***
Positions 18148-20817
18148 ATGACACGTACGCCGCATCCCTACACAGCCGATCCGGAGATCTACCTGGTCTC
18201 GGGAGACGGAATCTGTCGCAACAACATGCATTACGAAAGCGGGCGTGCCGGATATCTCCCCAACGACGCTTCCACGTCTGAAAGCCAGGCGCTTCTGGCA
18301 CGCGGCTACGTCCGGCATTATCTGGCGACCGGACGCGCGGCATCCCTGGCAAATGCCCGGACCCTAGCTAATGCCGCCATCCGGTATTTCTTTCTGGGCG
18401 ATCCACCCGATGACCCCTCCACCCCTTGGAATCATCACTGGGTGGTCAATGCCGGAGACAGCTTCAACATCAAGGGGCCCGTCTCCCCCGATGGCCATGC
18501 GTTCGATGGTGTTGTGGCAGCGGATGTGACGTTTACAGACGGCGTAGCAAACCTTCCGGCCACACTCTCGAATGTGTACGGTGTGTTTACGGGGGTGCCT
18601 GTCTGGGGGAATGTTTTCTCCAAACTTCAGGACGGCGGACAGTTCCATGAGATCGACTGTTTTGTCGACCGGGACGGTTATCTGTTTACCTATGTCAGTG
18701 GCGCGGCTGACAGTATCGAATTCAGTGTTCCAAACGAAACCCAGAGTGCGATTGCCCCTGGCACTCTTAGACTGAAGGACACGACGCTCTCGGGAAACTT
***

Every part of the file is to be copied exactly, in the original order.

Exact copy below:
Positions 18148-20817
18148 ATGACACGTACGCCGCATCCCTACACAGCCGATCCGGAGATCTACCTGGTCTC
18201 GGGAGACGGAATCTGTCGCAACAACATGCATTACGAAAGCGGGCGTGCCGGATATCTCCCCAACGACGCTTCCACGTCTGAAAGCCAGGCGCTTCTGGCA
18301 CGCGGCTACGTCCGGCATTATCTGGCGACCGGACGCGCGGCATCCCTGGCAAATGCCCGGACCCTAGCTAATGCCGCCATCCGGTATTTCTTTCTGGGCG
18401 ATCCACCCGATGACCCCTCCACCCCTTGGAATCATCACTGGGTGGTCAATGCCGGAGACAGCTTCAACATCAAGGGGCCCGTCTCCCCCGATGGCCATGC
18501 GTTCGATGGTGTTGTGGCAGCGGATGTGACGTTTACAGACGGCGTAGCAAACCTTCCGGCCACACTCTCGAATGTGTACGGTGTGTTTACGGGGGTGCCT
18601 GTCTGGGGGAATGTTTTCTCCAAACTTCAGGACGGCGGACAGTTCCATGAGATCGACTGTTTTGTCGACCGGGACGGTTATCTGTTTACCTATGTCAGTG
18701 GCGCGGCTGACAGTATCGAATTCAGTGTTCCAAACGAAACCCAGAGTGCGATTGCCCCTGGCACTCTTAGACTGAAGGACACGACGCTCTCGGGAAACTT